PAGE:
MADISON (WKOW) -- The state's failure to pass a new COVID-19 response package is now costing Wisconsin more than $1 million every week in federal unemployment relief money.
Gov. Tony Evers vetoed a package approved by the GOP-led Assembly and Senate last Thursday. Evers said he objected to controversial items added by the Assembly after the governor's office and Senate Republican leaders agreed on a compromise deal earlier last month.
In order to receive the federal relief, states cannot have a waiting period for people filing a claim for unemployment benefits.
Wisconsin law requires people filing for unemployment to wait one week before they're eligible to start receiving benefits. Legislative Republicans enacted the measure during the Walker administration.
Lawmakers suspended the waiting period last spring but their delay in doing so cost Wisconsin about $25 million in federal CARES Act money.
According to a Legislative Fiscal Bureau memo, the state waited three weeks too long last March. It cost the state more than $8 million per week.
The suspension of the waiting period expired on February 7. With that, Wisconsin was once again no longer eligible for the federal relief.
This time, the amount of federal UI money is about $1.3 million per week because the Continued Assistance for Unemployed Workers Act of 2020 extends the waiting period reimbursement provision at a 50% match instead of the 100% level it was at last spring.
The amount is also smaller because there are considerably fewer unemployment claims now than there were last spring.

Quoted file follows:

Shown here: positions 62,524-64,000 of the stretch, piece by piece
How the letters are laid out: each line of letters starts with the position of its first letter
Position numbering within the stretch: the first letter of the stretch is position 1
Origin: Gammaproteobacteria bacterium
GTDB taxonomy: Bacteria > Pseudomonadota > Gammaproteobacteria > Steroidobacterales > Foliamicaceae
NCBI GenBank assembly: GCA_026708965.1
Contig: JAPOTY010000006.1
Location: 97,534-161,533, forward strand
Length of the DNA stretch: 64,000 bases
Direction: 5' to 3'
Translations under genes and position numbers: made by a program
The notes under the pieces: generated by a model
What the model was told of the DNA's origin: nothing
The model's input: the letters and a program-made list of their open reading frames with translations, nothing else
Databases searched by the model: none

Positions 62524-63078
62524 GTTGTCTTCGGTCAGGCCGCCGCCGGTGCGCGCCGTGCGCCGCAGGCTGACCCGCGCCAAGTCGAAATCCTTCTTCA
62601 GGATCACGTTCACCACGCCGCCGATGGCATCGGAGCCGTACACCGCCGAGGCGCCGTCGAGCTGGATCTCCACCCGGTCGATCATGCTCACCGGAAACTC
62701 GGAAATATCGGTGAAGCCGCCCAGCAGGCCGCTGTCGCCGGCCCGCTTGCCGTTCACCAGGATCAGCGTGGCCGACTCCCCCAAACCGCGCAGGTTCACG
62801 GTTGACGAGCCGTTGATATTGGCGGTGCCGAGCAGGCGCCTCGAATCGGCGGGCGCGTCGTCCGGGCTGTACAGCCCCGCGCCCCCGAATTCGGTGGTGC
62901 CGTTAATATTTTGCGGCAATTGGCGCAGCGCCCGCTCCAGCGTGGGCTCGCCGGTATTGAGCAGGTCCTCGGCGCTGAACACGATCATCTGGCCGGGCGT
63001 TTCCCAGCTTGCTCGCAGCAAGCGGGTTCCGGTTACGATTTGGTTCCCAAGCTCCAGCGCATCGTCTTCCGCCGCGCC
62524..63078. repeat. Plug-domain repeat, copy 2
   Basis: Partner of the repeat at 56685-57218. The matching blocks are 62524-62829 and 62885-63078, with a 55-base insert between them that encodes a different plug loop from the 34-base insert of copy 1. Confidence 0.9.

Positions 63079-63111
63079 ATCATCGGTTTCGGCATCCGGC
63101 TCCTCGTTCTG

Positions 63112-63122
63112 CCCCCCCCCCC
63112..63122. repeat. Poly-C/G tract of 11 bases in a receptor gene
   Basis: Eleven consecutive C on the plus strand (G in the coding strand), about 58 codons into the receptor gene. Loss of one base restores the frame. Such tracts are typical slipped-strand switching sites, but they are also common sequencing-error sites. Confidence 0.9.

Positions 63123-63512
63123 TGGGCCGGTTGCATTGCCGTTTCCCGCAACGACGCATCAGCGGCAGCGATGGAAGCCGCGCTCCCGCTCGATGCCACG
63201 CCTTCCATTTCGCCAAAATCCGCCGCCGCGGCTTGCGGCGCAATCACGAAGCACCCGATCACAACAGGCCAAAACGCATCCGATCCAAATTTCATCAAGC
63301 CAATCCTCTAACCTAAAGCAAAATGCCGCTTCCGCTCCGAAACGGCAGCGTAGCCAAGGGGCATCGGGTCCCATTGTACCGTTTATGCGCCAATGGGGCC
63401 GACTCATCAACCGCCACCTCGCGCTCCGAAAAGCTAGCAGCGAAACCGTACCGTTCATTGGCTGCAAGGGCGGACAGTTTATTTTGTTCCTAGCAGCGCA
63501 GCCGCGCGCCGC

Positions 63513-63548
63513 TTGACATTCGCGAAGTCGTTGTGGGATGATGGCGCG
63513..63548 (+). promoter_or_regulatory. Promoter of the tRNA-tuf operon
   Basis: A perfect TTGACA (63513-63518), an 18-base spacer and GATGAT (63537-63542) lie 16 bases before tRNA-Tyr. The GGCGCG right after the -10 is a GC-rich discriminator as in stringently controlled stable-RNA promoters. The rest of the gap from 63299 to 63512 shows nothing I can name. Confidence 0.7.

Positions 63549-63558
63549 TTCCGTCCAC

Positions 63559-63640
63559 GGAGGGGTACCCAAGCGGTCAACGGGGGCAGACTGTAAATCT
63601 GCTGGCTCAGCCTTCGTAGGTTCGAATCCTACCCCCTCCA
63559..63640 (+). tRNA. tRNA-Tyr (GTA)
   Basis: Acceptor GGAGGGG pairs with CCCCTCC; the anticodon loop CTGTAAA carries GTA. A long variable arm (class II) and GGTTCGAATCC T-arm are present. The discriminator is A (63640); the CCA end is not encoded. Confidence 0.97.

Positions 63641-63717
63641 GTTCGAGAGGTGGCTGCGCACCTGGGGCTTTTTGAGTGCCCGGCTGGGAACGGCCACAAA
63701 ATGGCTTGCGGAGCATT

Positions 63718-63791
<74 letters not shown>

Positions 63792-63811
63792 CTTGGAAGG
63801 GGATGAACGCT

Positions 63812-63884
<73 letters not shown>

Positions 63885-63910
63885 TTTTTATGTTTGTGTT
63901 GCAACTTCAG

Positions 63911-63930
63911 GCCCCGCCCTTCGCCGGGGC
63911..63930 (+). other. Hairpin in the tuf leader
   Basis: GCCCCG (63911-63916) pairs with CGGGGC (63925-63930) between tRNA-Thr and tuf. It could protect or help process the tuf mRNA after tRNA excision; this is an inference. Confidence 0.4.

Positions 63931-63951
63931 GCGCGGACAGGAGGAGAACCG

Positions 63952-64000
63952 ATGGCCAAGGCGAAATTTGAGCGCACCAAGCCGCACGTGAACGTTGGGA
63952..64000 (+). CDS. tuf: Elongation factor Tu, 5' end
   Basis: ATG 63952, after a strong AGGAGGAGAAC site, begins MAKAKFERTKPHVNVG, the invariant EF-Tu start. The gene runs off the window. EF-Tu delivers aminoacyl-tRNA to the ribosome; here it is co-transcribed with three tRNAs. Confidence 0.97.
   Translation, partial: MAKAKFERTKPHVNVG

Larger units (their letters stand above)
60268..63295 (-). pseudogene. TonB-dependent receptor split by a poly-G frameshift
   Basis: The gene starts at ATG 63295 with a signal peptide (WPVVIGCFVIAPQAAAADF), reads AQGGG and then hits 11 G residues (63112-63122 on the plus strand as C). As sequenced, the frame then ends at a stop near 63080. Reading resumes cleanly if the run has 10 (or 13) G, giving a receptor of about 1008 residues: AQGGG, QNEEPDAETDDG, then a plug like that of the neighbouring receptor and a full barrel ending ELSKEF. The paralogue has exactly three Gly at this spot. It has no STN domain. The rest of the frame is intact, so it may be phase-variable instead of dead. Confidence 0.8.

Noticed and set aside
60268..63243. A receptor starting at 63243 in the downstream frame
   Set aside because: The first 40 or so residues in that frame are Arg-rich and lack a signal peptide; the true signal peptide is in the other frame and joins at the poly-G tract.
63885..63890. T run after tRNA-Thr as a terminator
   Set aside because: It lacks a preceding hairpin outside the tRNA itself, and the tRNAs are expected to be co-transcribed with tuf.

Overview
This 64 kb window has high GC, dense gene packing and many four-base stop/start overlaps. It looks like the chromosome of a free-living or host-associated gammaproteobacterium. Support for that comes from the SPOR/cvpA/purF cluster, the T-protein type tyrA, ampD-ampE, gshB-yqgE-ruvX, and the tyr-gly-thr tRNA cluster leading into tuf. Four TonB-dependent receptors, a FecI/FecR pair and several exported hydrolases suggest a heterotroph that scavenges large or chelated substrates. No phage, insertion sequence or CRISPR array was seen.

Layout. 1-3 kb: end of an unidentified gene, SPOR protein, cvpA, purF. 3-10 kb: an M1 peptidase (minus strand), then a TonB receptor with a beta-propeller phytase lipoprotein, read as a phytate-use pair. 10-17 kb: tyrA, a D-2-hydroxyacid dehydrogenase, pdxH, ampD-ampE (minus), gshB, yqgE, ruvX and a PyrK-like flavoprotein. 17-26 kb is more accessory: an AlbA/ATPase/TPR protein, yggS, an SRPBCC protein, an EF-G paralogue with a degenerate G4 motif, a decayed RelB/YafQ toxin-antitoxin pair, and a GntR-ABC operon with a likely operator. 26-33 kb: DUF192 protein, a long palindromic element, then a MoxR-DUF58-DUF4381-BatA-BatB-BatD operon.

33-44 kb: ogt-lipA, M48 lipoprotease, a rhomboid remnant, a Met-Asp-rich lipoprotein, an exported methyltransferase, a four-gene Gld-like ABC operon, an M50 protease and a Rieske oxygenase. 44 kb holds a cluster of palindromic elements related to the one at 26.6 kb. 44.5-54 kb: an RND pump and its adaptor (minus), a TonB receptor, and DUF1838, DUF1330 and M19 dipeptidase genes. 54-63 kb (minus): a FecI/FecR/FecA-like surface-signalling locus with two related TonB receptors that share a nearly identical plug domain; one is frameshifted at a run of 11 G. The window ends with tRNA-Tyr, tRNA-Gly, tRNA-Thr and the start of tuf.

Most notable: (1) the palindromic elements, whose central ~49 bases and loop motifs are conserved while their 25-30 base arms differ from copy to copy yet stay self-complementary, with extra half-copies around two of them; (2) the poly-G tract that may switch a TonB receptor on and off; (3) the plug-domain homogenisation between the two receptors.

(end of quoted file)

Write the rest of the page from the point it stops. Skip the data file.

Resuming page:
The state could become eligible for the federal funding if it would once again suspend the one-week waiting period -- something lawmakers could do as a standalone bill.
The offices of Republican legislative leaders, Assembly Speaker Robin Vos (R-Rochester) and Senate Majority Leader Devin LeMahieu (R-Oostburg), did respond to questions Tuesday.
Sen. Mary Felzkowski (R-Irma) said she supported taking specific provisions within the failed relief package and voting on them as separate bills.
"I'm not part of the talks [with Evers] because I'm not in leadership," Felzkowski said. "I'm not there, but I know Speaker Vos and Majority Leader Lemahieu are having conversations so there's a lot of things in those bills I support so I would like to see a lot of that come back."
Evers said on a media call Tuesday members of his staff have had talks with GOP leaders but he has not directly been in those conversations.
"The best type of legislation is legislation that all parties agree to and we know what that is," Evers said. "So I'm hopeful the legislature will take another crack at this in the near future."
The Assembly-added items that Evers said prompted him to veto the relief bill included measures banning employers from requiring workers to get vaccinated, prohibiting local health officials from closing places of worship during the pandemic, and giving the legislature more say over how future federal relief money is spent.
Another amendment added last week would have allowed Evers to only issue COVID-19 emergency orders for the purpose of securing federal relief.
At the heart of that fight is Evers' previous emergency orders, which included statewide mask mandates; whether Evers has the authority to extend his original emergency order beyond its first 60 days is a question still before the state supreme court.
Lawmakers voted to end Evers' first emergency order last Thursday only for Evers to issue a new one about an hour later.